One issue with the precomputed gradient was that the triangle mesh was too coarse to capture the details of the gradient. To solve this problem, I progressively refine the triangle mesh until it is detailed enough to show the gradient in the detail that I want. What I do is I first find all the edges of the triangle mesh. I then go over them and look for one that can be split, which creates a new vertex, which can be assigned a new colour, improving the detail in the gradient. When scanning over the edges, I arbitrarily go over them in order from longest edge to shortest edge. I was hoping that doing it that way would help prevent the creation of "skinny" triangles, but in pratice it didn't seem to help too much. For each edge, I split the edge, recompute the gradient, and then compare the new gradient with the old gradient at the vertex points. If the colours of the vertices change by above a certain amount, I keep the split. Otherwise, I revert the split. Then, I move on to the next edge and continue the process until I can't find any edges worth splitting.

Below, I have the triangle mesh generated when splitting an edge doesn't result in any colours changes above 0.1 in any one component (where colours range from 0 to 1).

And here is a triangle mesh when I only split edges that result in a colour change above 0.05. Because I never split exterior edges, there tend to be very long and skinny triangles along the exterior. I guess it would make sense to develop some sort of heuristic to figure out when it makes sense to make a split there.

And if we remove the triangle mesh and just look at the resulting gradient, here is the final result:

The result isn't too bad. The gradient is clearly there, but the colour transitions aren't completely smooth (due to the triangulation). The effect of gouraud shading between edges of the triangle are also visible. The white of the center vertex seems to extend deeper into the polygon that it really should.

But if you compare the generated gradient with that calculated by diffusion or by pure mean value coordinates, the results are decently. Below, the precomputed gradient is in the middle. The diffusion gradient is on the left. The mean value coordinates gradient is on the right.

One of the main reasons for not using mean value coordinates directly in the gradient was that for concave polygons, it could produce illegal colour values that aren't in the range of colours specified along the border of the gradient. As we can from the concave polygon below, we don't encounter any illegal colour values like when using pure mean value coordinates.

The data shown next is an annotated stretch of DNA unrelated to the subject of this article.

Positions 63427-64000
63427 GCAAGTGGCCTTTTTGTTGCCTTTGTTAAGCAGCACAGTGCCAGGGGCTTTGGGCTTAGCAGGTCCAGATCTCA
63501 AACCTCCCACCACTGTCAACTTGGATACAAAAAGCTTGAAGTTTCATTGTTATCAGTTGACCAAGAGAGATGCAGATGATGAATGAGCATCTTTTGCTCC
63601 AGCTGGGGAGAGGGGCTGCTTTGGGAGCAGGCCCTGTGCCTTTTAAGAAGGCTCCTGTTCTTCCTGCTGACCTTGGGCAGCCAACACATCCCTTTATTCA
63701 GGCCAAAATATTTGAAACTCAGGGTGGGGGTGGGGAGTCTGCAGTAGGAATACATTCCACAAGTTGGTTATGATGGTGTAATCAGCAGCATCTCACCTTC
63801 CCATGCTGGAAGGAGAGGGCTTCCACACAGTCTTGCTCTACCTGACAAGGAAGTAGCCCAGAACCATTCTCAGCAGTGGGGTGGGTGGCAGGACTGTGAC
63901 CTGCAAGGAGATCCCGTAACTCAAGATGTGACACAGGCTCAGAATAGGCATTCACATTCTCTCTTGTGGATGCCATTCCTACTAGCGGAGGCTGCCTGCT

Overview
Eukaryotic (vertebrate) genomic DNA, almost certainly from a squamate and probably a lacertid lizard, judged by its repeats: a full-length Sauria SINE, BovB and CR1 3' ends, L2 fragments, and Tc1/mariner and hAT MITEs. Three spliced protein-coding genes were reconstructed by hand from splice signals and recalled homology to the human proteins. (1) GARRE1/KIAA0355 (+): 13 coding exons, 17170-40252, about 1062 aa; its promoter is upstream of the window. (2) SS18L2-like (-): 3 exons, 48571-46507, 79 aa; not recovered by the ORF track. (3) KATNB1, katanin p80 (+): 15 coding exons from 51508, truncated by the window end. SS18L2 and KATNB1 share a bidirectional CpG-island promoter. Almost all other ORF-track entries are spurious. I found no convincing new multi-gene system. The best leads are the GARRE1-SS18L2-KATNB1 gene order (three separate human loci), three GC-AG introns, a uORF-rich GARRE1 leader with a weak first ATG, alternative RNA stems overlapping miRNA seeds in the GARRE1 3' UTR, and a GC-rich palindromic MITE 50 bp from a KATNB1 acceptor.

Although we still mean value coordinates, because of the way we set them up, it shouldn't be possible to get illegal values. Suppose we have an interior vertex that we're computing mean value coordinates for. Since the vertices adjacent to each interior vertex can all be arranged in a nice clockwise order, the interior vertex ends up with a nice mix of the adjacent colours with all the weights positive and adding to one. So the interior vertex can't have a colour outside the colour ranges of the vertices it is adjacent to. As such you shouldn't be able to get any colour values for an interior vertex that is outside the range of colours assigned to the boundary of the polygon. The problem with mean value coordinates on a concave polygon is that the vertices sometimes run clockwise or anti-clockwise, resulting in negative weights, which can result in the illegal values.

So that's my gradient. The resulting precomputed gradient can be rendered quickly on graphics hardware and has all the nice properties we want from a gradient. The only issue is that it's still a little slow to compute. It would be better if there were a better policy that could be used to create the triangulation of the polygon and its refinement. If I were better at the math, it might be cool trying to develop some sort of process for the diffusion or generating the weights that would result in only local changes to vertex colours when an edge is split, but I'm not sure if that's actually feasible (but it would make the mesh refinement process much faster!).

Wednesday, September 11, 2013

Gradients 4: Precomputing Mean Value Coordinates and Diffusion

Although I have already shown two really good techniques for calculating gradients using diffusion or mean value coordinates, they don't quite do everything that I want them to do. One of the main benefits of vector drawings over raster drawings is that they are easier to animate, but mean value coordinates and diffusion aren't fast enough for real-time animation. Graphics hardware is optimized for displaying triangles on the screen, so the ideal gradient algorithm would be able to break down a gradient shaded polygon into a set of triangles that can be blasted to the screen quickly by the graphics hardware. We can use techniques similar to 3d animation where the animated geometry is precomputed: we'll try to break down the gradient polygons into triangles in advance, and those triangles can then be animated easily. This does mean that the gradients can't change during an animation, but hopefully allowing the geometry to change during an animation provides sufficient flexibility for artistic expression.